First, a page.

Cinven secures bolt-on for hospital group

LGV Capital, the UK mid-market buyout firm, has exited the hospital group it bought from BUPA in 2005. Rival Cinven is reuniting the hospitals with a larger group it acquired from the UK private healthcare insurer.

European buyout firm Cinven has bolted on Classic Hospitals in a £145 million ($287 million; €193 million) trade buy for Spire Healthcare, formerly BUPA Hospitals.

Spire Healthcare:
reuniting BUPA

The acquisition makes Spire Healthcare the second largest private hospital group in the UK. Cinven bought Spire from private healthcare insurer BUPA in June last year for £1.44 billion.

The company spokesman at the time of the deal said BUPA had sold the business because competition authorities had stopped it growing the business further. An example of this was BUPA’s attempt to buy Community Hospitals at the turn of the millennium, which was stopped by UK competition authorities.

UK mid-market buyout firm LGV Capital acquired nine hospitals from BUPA in July 2005 for £85 million to form Classic Hospitals. It then purchased Lourdes Hospital in Liverpool in 2006. LGV also invested £23 million to update the company’s facilities.

The firm also assembled a management team and established a head office. Revenues increased by 19 percent to £94 million in the year to December 2007.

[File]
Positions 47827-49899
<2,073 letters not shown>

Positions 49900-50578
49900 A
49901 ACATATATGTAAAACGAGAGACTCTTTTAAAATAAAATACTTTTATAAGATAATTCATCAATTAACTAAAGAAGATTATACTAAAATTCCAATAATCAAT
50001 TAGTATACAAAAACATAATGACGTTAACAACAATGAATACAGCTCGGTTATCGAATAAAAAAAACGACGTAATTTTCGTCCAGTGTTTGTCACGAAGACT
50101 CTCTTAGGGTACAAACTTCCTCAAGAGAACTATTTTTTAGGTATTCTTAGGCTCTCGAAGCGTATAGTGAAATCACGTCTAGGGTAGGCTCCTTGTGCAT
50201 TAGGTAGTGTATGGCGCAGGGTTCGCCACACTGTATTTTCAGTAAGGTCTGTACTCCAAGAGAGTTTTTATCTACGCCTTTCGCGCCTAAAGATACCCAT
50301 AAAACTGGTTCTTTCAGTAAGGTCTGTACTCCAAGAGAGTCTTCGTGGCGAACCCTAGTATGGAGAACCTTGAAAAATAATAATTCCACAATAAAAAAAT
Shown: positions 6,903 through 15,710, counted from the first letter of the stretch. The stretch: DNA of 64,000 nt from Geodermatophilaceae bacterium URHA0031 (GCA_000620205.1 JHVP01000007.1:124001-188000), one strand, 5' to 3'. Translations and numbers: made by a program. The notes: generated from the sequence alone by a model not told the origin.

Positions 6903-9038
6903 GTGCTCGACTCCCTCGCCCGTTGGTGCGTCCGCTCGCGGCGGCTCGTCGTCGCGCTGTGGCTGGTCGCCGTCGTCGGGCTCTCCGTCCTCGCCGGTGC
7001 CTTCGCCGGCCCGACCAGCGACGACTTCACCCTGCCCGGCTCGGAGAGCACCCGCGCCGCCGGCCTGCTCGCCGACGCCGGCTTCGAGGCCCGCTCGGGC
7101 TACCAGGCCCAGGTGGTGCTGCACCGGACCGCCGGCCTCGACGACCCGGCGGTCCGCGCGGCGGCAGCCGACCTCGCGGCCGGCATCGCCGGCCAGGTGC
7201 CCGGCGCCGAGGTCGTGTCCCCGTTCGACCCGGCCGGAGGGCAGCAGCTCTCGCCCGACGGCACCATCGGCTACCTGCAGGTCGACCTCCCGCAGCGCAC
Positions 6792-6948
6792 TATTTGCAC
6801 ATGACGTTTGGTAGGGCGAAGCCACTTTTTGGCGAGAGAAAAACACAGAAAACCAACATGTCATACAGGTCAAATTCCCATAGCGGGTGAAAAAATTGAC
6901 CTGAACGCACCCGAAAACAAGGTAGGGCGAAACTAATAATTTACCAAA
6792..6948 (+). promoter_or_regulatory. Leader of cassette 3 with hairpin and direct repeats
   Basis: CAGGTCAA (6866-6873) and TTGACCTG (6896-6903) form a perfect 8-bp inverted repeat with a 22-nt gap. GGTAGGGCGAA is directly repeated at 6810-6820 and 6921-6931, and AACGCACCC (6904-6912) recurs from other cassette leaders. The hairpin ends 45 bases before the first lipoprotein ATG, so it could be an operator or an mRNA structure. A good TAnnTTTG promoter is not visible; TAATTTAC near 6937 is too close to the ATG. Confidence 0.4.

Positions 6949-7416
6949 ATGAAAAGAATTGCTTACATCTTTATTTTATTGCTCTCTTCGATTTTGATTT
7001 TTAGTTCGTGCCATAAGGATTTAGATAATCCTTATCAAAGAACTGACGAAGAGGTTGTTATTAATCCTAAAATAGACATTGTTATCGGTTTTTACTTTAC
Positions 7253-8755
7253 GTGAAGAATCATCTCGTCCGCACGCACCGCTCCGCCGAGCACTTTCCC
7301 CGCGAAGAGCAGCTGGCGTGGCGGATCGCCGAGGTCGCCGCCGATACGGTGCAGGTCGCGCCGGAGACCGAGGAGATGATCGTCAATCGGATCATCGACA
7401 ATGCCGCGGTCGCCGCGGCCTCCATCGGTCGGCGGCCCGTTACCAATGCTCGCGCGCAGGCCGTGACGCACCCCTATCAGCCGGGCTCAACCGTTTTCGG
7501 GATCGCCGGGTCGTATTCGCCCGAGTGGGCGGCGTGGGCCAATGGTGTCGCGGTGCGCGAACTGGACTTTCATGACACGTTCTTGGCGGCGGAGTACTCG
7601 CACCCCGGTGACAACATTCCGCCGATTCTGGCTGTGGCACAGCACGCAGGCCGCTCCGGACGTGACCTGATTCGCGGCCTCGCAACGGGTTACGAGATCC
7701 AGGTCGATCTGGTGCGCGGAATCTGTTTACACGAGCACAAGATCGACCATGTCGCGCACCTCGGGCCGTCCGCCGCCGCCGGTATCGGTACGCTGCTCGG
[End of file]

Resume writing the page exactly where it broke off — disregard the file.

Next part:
Michael O’Donnell, a managing director at LGV, said: “The logic for Cinven is pretty strong [due to the trend towards consolidation in the private hospital sector] – our strategy with Classic was we either needed to become substantially larger or to be consolidated ourselves.”

According to a source close to the deal LGV made a return approaching three times.

Cinven also owns UK mental health company Partnerships in Care and Spanish healthcare group USP Hospitales.

Separately LGV has sold manufacture and distributor of infection control products Verna to HBoS. Terms were undisclosed but a City source said LGV had sold the company for around £50 million and it had made a more than 20 percent internal rate of return.

LGV bought the business in May 2005 for £55 million, the source said.

Bill Priestley a managing director at LGV, said Verna was a conglomerate of six divisions when his firm bought the company and it decided to break up the group. “We had a collection of businesses which had relatively little synergies.” LGV reorientated the business selling on the remaining five divisions. It then focussed on growing the main division before selling it to HBoS.